Rice, Steven Frederick (1982) Optical spectroscopic studies of square planar d8 dimers. Dissertation (Ph.D.), California Institute of Technology. http://resolver.caltech.edu/CaltechETD:etd-03102005-155606
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The single crystal polarized absorption spectra of rhodium(I) diisocyanide dimers presented confirm the assignment of Mann and Gray for the intense visible absorption band as [...]. The structured [...] absorption band in [...] shows the [...] excited state to have a metal-metal vibrational frequency of 149 [...]. This is compared to the 85 [...] ground state frequency which results in the orbital assignment of this transition as [...]. The excited state has an internuclear bond distance .31 [...] shorter than that of the ground state. The bonding description obtained through the analysis of the spectra depicts a ground state that is formally nonbonding stabilized through configurational interaction with a low lying, strongly bonded excited state.
The [...] state in these dimers has a pronounced phosphorescence with a 77K lifetime of 20 [milliseconds]. The quantum yields and lifetimes are very temperature sensitive with several 300K lifetimes of about 10 nsec. This temperature dependence, characteristic of a strong coupling limit, is interpreted in terms of a nonradiative pathway depopulating the [...] through another excited state associated with a [...] transition.
A compound isoelectronic with these rhodium diisocyanides, [...], is shown to have a similar metal-metal interaction in both the ground and lowest excited states. Recent results regarding the low temperature photophysics of this compound have been verified and extended through an analysis of the vibronically structured [...] luminescence. The [...] state is demonstrated to have an internuclear distance of 2.71 [...], .21 [...] shorter than that of the ground state. The metal-metal vibrational frequency in the [...] is 155 [...], distinctly higher than the 110 [...] of the ground state.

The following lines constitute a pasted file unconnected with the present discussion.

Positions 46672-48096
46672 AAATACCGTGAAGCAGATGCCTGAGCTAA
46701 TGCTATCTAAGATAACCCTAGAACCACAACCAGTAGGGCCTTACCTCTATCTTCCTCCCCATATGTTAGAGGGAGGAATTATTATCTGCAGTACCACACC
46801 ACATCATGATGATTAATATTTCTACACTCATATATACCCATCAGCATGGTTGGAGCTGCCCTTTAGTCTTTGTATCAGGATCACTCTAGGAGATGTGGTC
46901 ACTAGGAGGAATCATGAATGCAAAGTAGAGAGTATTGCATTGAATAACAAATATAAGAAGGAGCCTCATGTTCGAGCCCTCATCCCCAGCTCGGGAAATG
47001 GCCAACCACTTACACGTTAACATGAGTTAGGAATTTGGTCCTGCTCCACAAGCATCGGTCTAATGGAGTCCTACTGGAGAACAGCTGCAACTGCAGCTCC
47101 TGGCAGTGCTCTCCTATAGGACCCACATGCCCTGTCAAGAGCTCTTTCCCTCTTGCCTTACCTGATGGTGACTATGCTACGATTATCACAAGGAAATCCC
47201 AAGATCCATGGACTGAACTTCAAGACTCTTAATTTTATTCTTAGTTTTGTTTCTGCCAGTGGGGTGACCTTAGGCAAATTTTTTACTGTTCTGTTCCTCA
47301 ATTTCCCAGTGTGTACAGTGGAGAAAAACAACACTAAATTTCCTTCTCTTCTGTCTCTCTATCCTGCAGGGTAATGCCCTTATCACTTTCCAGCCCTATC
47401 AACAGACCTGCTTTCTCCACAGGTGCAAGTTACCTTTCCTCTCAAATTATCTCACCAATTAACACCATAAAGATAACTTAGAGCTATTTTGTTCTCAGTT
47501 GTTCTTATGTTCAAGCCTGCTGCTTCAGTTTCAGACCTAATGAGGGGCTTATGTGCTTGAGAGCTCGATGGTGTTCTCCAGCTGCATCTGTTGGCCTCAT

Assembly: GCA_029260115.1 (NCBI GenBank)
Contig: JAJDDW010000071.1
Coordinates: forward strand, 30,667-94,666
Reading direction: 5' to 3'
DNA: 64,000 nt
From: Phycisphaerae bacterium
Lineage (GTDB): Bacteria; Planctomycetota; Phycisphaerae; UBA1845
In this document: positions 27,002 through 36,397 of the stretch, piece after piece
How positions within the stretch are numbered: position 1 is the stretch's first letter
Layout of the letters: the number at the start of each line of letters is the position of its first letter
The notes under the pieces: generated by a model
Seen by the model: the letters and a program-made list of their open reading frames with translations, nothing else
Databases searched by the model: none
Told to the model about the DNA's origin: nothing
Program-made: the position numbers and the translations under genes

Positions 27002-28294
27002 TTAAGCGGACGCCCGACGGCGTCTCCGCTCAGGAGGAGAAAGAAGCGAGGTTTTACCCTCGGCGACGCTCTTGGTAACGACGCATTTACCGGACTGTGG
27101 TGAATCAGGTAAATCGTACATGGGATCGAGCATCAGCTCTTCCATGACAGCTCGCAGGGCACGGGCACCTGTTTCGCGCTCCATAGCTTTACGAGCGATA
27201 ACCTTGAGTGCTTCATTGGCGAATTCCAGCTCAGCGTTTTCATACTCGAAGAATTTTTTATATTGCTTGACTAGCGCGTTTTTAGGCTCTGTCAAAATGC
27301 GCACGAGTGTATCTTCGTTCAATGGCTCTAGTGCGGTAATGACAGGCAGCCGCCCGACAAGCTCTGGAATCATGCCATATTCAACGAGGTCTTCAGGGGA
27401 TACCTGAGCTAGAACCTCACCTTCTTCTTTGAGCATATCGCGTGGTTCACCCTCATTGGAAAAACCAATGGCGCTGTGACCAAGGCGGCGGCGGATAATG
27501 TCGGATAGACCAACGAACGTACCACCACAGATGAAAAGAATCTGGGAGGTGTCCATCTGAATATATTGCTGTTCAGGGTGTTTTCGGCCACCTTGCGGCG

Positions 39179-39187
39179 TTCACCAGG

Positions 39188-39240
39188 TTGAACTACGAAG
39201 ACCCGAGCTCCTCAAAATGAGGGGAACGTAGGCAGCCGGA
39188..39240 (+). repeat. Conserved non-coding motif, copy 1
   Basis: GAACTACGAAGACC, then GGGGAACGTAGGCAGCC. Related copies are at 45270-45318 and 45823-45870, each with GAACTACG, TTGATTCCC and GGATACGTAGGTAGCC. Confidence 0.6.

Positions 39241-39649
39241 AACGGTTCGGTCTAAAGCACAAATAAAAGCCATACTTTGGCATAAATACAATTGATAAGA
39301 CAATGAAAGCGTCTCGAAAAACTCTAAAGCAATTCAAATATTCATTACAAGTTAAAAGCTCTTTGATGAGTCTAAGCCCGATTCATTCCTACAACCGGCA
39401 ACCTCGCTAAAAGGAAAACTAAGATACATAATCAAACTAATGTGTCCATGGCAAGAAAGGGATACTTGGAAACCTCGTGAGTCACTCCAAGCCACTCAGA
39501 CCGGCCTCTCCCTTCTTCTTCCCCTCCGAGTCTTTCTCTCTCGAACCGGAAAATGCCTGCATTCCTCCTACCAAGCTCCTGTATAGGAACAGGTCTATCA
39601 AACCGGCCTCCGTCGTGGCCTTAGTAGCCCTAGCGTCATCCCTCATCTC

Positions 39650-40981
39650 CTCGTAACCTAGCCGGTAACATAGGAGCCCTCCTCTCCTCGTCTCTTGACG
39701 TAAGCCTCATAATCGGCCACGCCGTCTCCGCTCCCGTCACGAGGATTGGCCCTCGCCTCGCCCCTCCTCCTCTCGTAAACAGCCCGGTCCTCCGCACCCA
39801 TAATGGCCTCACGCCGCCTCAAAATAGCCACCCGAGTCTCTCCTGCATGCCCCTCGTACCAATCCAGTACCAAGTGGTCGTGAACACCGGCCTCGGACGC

|Item Type:||Thesis (Dissertation (Ph.D.))|
|Degree Grantor:||California Institute of Technology|
|Division:||Chemistry and Chemical Engineering|
|Thesis Availability:||Public (worldwide access)|
|Defense Date:||3 February 1982|
|Default Usage Policy:||No commercial reproduction, distribution, display or performance rights in this work are provided.|
|Deposited By:||Imported from ETD-db|
|Deposited On:||14 Mar 2005|
|Last Modified:||26 Dec 2012 02:33|
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